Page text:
thu 23/11/2017

CD: Camilla George Quartet - Isang | reviews, news & interviews

CD: Camilla George Quartet - Isang

CD: Camilla George Quartet - Isang

Alto saxist's debut offers a striking voyage of discovery

Fusing jazz, highlife, afrobeat, calypso and more: Camilla George

Through her work with Tomorrow's Warriors and the Nu Civilisation Orchestra and, more recently, Jazz Jamaica, alto saxist Camilla George has been an integral part of the UK jazz scene for over a decade. Apart from its melodic fecundity, subtle arrangements and the impressive way in which it fuses jazz, highlife, afrobeat, calypso and more into a meaningful whole, what makes this debut album stand out is the sense that George has been quietly honing not only her own sound but also that of her estimable quartet.

George’s journey of self-discovery, from her African and Caribbean roots to her immersion in the jazz tradition, is encapsulated in the album’s title, Isang, an Efik/Ibibio word – the language of southeastern Nigeria where she was born – meaning ‘voyage’. A bracing modal workout, album opener “Mami Wata” is a hymn to the water spirit celebrated throughout much of Africa and the African diaspora. From the outset, pianist Sarah Tandy, bassist Daniel Casimir and drummer Femi Koleoso – rising stars all – display complete rapport with the music.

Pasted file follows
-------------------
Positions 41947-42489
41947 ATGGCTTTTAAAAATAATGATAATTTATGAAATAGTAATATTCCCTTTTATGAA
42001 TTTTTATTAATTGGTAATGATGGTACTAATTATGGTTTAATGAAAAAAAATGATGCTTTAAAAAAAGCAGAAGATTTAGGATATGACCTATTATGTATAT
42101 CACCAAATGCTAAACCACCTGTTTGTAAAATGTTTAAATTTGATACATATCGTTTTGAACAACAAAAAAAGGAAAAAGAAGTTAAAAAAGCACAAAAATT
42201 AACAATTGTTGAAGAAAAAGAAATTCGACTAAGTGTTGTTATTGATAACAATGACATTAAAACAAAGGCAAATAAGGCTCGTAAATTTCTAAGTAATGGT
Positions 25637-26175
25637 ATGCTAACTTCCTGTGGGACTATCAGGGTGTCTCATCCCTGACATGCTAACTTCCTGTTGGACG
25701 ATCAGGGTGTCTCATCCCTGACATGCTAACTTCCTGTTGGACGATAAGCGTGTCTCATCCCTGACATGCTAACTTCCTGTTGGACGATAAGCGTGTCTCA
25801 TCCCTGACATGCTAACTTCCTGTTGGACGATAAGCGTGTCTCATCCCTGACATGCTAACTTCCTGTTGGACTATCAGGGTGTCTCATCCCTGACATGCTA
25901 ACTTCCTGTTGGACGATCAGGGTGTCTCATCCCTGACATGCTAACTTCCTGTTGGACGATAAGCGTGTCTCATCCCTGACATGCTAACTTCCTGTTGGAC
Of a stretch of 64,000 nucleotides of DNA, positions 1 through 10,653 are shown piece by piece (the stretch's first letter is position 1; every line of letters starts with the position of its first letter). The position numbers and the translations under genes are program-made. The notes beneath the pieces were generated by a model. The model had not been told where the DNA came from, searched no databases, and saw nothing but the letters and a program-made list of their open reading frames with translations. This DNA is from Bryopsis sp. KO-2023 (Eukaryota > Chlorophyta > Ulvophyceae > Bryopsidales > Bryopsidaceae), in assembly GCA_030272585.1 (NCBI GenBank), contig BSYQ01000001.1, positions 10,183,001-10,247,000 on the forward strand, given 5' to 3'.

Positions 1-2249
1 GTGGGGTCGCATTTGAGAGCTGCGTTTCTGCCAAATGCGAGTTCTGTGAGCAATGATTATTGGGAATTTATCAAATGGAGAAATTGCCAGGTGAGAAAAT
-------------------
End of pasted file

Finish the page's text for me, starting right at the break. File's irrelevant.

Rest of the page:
Based on one of George’s favourite standards, “It’s Only A Paper Moon”, here given a distinctive calypso twist, "Lunacity" offers a showcase for some fine soloing with George leading the way, followed by energising contributions from Tandy and Casimir. Dedicated to her father, a major influence on her musical journey, the album reaches its high-water mark with the affecting ballad "Song For Reds", while the stripped down quality of the title track, a trio setting of sax, bass and drums, delivers an understated joyousness.

George's long-standing friend, vocalist Zara McFarlane, guests on one of only two non-originals, Kenny Garrett’s “Ms. Baja”, contributing a beguiling, wordless vocalise. Starting life as the title track of a 1948 film noir, the quartet's fine interpretation of the standard “The Night Has a Thousand Eyes” contains echoes of Coltrane’s treatment, before the sleek electric groove of "Mami Wata Returns/Usoro" brings this striking debut to a close.

Dedicated to her father, a major influence on her musical journey, the album reaches its high-water mark with the affecting ballad 'Song For Reds'

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Editor Rating: 
4
Average: 4 (1 vote)

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